When Cookie Figowitz, the cook for a party of volatile fur trappers trekking through the Oregon Territory in the 1820s, joins up with the refugee Henry Brown, the two begin a wild ride that takes them from the virgin territory of the West all the way to China and back again. One hundred and sixty years later, Tina Plank, an unhappy teenager, meets Trixie, a girl with a troubled past, and the two become fast friends. But when two skeletons are accidentally unearthed from their common ground, the lives of Tina and Trixie, Cookie and Henry are brought together in unexpected and startling ways.
Jonathan Raymond attended Swarthmore College. He was an editor at Plazm magazine and received his M.F.A. from New School University. He currently lives in Brooklyn, New York.
"A marvelous novel...a mystery as rich as the history of the Oregon territory itself."-Vanity Fair
"Raymond nimbly interweaves these parallel tales and manages to surprise...[a] subtle portrait of friendship and loss...[from] an astute, patient observer."-Entertainment Weekly
"Raymond's debut novel teems with carefully researched period details, intrigue...yet it never feels overstuffed."-Washington Post
"With The Half-Life, [Raymond] has come home prospecting for literary gold ...Oregon has given him something back."-San Francisco Chronicle
"Quietly stunning...Raymond is a kind of stealth bomber of the epic."-Newsday
"Terrific...The Half-Life gazes upon those fierce but ephemeral attachments that evade the history books. Multiple plots elegantly veer across the sprawling terrain."-Village Voice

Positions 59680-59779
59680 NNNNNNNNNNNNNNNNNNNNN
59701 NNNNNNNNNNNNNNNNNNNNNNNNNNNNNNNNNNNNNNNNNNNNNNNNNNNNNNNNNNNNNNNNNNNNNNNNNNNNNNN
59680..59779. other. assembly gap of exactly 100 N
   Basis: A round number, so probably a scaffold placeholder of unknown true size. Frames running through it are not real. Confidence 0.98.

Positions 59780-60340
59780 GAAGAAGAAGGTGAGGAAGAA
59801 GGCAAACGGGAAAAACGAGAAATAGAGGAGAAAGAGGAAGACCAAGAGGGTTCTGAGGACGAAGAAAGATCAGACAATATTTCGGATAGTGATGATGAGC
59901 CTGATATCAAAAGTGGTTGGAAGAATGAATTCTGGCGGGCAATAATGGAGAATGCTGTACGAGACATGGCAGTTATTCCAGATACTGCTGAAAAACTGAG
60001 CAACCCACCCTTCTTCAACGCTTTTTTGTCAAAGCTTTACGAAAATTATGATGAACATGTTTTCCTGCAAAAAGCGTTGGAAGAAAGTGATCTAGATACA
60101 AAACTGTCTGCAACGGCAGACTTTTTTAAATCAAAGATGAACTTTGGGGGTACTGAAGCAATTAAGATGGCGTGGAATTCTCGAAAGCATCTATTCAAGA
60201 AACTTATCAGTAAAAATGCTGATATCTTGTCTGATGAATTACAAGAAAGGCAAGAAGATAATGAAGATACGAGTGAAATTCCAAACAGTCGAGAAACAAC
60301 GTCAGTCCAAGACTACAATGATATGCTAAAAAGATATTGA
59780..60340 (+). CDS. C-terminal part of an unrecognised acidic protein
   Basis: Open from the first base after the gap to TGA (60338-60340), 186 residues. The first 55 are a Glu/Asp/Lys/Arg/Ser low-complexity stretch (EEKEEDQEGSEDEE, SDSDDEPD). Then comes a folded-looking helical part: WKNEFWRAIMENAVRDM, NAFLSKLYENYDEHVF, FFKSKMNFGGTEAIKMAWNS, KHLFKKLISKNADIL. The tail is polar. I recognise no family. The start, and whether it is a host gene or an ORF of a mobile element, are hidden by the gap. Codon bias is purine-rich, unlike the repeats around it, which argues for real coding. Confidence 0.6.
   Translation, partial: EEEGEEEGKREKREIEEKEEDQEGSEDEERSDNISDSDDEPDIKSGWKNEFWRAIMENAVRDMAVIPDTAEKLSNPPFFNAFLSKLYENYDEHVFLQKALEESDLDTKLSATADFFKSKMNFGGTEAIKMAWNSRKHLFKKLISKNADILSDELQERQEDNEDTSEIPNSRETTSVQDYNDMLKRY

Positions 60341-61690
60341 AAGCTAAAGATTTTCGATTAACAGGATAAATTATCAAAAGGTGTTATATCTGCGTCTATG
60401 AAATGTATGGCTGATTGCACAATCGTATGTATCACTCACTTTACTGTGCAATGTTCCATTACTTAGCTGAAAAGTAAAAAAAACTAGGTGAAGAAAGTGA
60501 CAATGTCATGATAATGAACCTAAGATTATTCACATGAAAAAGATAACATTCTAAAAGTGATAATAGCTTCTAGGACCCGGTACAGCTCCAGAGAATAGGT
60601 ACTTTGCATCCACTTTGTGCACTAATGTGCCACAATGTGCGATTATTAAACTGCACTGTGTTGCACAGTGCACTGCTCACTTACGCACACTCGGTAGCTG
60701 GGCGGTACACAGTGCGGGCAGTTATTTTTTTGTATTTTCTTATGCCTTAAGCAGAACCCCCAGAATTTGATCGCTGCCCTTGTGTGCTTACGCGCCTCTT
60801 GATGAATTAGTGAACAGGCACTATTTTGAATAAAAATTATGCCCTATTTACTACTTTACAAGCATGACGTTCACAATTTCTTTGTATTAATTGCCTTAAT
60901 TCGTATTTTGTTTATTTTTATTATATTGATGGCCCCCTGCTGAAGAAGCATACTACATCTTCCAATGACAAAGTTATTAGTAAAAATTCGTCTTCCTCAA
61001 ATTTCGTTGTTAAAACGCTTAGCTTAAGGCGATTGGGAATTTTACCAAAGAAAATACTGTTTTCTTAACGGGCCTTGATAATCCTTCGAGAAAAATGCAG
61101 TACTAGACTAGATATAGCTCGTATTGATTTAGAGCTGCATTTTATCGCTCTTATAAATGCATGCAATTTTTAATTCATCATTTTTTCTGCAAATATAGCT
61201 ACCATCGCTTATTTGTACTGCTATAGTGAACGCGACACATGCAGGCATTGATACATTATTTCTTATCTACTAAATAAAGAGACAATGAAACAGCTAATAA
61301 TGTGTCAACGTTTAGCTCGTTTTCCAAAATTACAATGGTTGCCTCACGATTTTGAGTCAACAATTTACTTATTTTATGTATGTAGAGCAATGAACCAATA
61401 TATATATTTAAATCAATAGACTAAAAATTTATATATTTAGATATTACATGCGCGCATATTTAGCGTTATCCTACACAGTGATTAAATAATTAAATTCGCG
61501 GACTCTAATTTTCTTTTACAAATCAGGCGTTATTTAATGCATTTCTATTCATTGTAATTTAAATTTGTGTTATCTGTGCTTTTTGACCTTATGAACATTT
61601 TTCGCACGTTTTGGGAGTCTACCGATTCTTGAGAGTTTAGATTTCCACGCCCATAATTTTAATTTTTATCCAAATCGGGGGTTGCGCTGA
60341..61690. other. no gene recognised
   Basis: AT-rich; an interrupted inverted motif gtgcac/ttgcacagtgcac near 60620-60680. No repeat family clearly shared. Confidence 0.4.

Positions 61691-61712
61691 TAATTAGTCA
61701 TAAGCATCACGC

Friendship is the theme of this ambitious and assured debut novel, which is set in Oregon and spans a hundred years of change in the region. In the 1820s, Cookie is a young man employed by a roughneck party of fur trappers as their cook. With food supplies running low, the mood is grim; on a foraging expedition Cookie discovers the bedraggled Henry, who is hiding from a band of murderous Russians, and stows him away in the chow wagon. After the party successfully reaches Fort Vancouver, the two shack up together in the woods, and Henry dreams up the get-rich scheme of traveling to China to sell castoreum oil, which they extract from beavers. In an alternating parallel narrative, set in the 1980s, two teenage girls living on a commune outside of Portland also form an alliance. Tina, a California transplant, bonds with Trixie, a girl with a troubled past. Matters become complicated on the commune when two skeletons are found on the property, setting off a political tug of war between forensic scientists and members of a local Indian tribe. As the two narratives alternate Cookie and Henry run into trouble in China, while Tina and Trixie scrimp and save to produce an amateur film Raymond carefully probes the delicate imbalances that develop in both friendships. The synchronicity of the two stories is subtly engineered and never belabored; convergences are balanced by some unexpected divergences. Whether chronicling the hardscrabble culture of settlers in new territory or the discontent with sprawling overdevelopment generations later, Raymond supplies a wealth of detail about the Pacific Northwest, making plain both the rewards and sacrifices of progress. When tragedy strikes for both sets of friends, it feels as natural as the landscape, surely and deftly closing Raymond's circle of ambiguity, loss, loyalties and love.